Tuesday, February 18, 2014

Women’s Hair Styles and the American Revolution



In the matter of hair styles colonial Americans took their cues from Europe.  Marie Antoinette, Queen of France, was the fashion icon of the day and set a fad for outlandishly tall, elaborately decorated wigs in the late 1700s. Her hairdressers created hairdos that often weighed five or more pounds and stood up to three feet high. Her wigs were imitated by other members of the French court and soon ladies of fashion throughout Europe and in the American colonies. The height of these styles was generally about 1 to 1 1/2 times the length of the face, and was styled in a pyramid shape.  This high hairstyle, called the pouf, was created using “cushions” made of fabric or cork.  The cushion was attached to the top of the head, and then natural and false hair was curled, waved, or frizzed and piled over and around the cushion.  The pouf was often styled into allegories of current events and was ornamented with ribbons, pearls, jewels, flowers, feathers, as well as ships, birdcages, and other items that evoked the theme.  Such elaborate hairstyles could be worn for days or weeks at a time and frequently became the home of insects.  It was permissible to scratch the head with a special stick.

The hairstyles of most American women were generally not as extreme as those in Europe. With coming of the Revolution in 1776, the passion for high hair began to wane in America. It seemed extravagant, wasteful, silly and raised suspicions of pro-British sympathies.  Josiah Bartlett, a delegate to the Continental Congress, wrote to his wife in 1778 about, “the Tory ladies…wearing the most enormous high head Dresses after the manner of the Mistresses and Whores of the British officers.”

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Sunday, February 02, 2014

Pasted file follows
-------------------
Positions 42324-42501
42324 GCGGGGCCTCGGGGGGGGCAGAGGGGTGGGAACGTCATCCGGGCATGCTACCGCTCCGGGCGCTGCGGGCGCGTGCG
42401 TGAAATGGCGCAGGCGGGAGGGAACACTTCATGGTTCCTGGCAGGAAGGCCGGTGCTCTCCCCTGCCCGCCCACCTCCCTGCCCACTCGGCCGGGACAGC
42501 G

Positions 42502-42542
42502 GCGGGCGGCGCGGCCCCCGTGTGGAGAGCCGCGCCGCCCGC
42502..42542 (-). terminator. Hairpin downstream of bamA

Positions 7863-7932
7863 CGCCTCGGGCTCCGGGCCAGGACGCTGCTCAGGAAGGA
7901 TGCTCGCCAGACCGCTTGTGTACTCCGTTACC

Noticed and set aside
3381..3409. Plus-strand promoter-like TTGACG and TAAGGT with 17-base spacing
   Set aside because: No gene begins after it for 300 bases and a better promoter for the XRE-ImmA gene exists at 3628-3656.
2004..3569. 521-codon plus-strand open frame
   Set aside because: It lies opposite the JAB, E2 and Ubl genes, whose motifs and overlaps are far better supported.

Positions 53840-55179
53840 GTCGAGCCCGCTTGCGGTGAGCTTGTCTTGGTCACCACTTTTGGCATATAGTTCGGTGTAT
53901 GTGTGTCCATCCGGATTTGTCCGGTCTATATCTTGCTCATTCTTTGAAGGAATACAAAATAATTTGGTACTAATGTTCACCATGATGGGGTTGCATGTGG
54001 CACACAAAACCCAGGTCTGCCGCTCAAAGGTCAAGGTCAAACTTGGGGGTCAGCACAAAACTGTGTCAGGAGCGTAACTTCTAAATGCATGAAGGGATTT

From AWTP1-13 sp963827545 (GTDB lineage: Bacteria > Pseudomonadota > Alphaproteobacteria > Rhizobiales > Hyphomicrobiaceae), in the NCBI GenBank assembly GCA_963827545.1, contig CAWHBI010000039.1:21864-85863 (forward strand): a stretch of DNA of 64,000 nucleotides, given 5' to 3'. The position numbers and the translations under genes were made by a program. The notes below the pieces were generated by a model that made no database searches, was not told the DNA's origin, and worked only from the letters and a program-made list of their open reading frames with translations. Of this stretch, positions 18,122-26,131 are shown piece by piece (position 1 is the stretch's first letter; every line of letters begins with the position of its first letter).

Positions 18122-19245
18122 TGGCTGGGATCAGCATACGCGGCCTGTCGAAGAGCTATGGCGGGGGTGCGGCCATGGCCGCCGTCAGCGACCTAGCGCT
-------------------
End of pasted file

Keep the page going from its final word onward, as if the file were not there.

Did Slavery Pay? The Economics of Slavery


From : Why the South Fought the Civil War

The production of cotton in the Deep South demanded labor, and with the termination of the African slave trade, this demand for labor fueled an explosion in the price of slaves and the proliferation of the domestic slave trade.  Slavery was a dynamic institution, expanding where the economy was expanding and providing an easily convertible asset in case of need.   The case of Hickory Hill plantation is illustrative.  Hickory Hill, owned by the Wickham family, was a 3,500 acre plantation located in central Hanover County, near Richmond, Virginia.  The plantation practiced the most up to date agricultural methods.  The most important pillar of the Wickhams’ financial security, however, was the increasing value and number of slaves at Hickory Hill.  In 1852 there were two hundred slaves valued at $70,000, an average of $350 each at Hickory Hill.  In 1860 there were 275 slaves, averaging slightly more than $650 each, worth $180,000.  In eight years the value of the Wickham’s slave property increased two and one half times.  Low crop yields were not something the Wickhams had to worry about.  If the Wickhams had to endure several consecutive years of crop failures, they could always sell some of their slaves.(9) The Wickham family was not alone however; as previously noted, slave owning was not only for wealthy planters.(10)

     Fueled by speculation, the total value of slave property across the South in 1860 was enormous compared to other sectors of the economy.  It was nearly three times larger than the total amount of capital invested in manufacturing throughout the entire country, almost three times the amount invested in all railroads, and seven times the amount invested in all banks.  It was three times the value of all livestock, twelve times the value of all farm implements and machinery and forty eight times larger than the total annual expenditures of the Federal government. (11)  Slave owning Southerners worried about the loss of this huge investment.  Northerners, such as Ambert Remington of New York, foretold that, “…a man that owns ten, twenty, or thirty thousand dollars in slaves, ($4-12 million in current dollars) will not give them up without a struggle….” (12)


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